The startup I am working on currently has pivoted more than most. When I say pivoted more than most, I’m not talking about the slight changes to the product kind of pivots. I’m talking about completely re-directing the company time after time and spending 500k on market research. (I will do a whole post on this at some point because it is a great story and we learned A LOT about finding market fit)
I was just writing a medium post about the automated solutions I have come across after interviewing hundreds of people about how they organize their files and I realized something. Because we have pivoted so many times, I have, for all intents and purposes, become a professional idea validator. Here are the three most important lessons I have learned about interviewing potential customers:
**See if they have already created a solution to the problem.** This is the single most important lesson I learned after doing so many interviews. If potential customers have a pain point that is strong enough for them to have already thought of their own DIY versions of your product, you are on the right path. This is exactly what we noticed while validating the latest iteration of our product and coincidentally this is also the only iteration that is showing signs of market fit. In our case, we are building a file manager for all of your cloud files and learned that many people are already trying to homebrew a solution mostly using Zapier but also sometimes Trello and Slack. Pay attention to these moments and study the solutions potential users have already created.
**Write down goals, not scripts.** Scripts can make you sound robotic, impersonal, and they can prevent you from listening actively, but more importantly, they aren’t dynamic. If you are in the validation stage, you aren’t yet confident that you are solving a legitimate problem that many people face, and you certainly aren’t confident that you are solving it in the most efficient way. If you don’t already know exactly the pain you are solving, exactly how you solve it, and common issues and objections users have there, is no way you can write a script in the first place. Instead, just write down a list of questions that you need to know the answer to at the end of each call. You don’t ever need to ask these questions explicitly, the answers can be implied, but you need to walk away knowing the answer to each one.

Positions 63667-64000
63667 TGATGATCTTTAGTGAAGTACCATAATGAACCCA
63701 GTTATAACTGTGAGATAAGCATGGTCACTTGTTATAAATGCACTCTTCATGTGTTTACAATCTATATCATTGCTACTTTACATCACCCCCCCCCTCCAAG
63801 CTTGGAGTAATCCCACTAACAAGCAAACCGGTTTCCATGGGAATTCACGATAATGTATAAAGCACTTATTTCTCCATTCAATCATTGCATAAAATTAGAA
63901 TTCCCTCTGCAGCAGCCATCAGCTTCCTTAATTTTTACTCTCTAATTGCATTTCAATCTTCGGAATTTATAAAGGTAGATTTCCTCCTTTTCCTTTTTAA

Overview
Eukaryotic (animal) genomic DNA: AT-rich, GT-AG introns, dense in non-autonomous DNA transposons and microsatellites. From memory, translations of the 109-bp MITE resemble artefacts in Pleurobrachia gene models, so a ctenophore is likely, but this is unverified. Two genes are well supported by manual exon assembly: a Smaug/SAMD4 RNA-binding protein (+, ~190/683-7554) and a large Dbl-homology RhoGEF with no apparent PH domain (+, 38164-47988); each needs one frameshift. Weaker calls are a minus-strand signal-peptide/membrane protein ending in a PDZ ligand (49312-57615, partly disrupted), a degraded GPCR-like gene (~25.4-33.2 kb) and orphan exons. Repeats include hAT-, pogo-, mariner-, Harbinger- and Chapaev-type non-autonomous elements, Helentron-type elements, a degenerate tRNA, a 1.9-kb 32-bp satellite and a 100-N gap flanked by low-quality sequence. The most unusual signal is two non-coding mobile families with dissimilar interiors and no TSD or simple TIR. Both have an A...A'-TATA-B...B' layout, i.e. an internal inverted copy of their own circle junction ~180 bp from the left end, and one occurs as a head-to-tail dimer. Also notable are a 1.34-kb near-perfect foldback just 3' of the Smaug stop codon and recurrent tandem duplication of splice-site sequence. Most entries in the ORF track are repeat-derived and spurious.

**Find the right people to interview.** This may sound like generic advice, but it can be harder than you might imagine to get right. For some innovative solutions, you might not know exactly who needs your product the most without doing a significant amount of testing. In our case, we came to a point where we realized that people definitely have a hard time organizing cloud files, but we didn’t know who had the hardest time. In the end, we have had the most success with marketers and marketing agencies who have absurd amounts of copy, creative materials, and analytics stored on the cloud. We never would have known this if we hadn’t systematically gone through a whole list of other professions.
Hopefully, these lessons are helpful for some of you.
Edit: For those wondering, here is the post I was talking about where I outline the ways people had made DIY versions of our product: [https://medium.com/@bchapp/take-back-control-of-your-cloud-4-ways-to-automate-your-cloud-file-management-43a5ab12484f](https://medium.com/@bchapp/take-back-control-of-your-cloud-4-ways-to-automate-your-cloud-file-management-43a5ab12484f)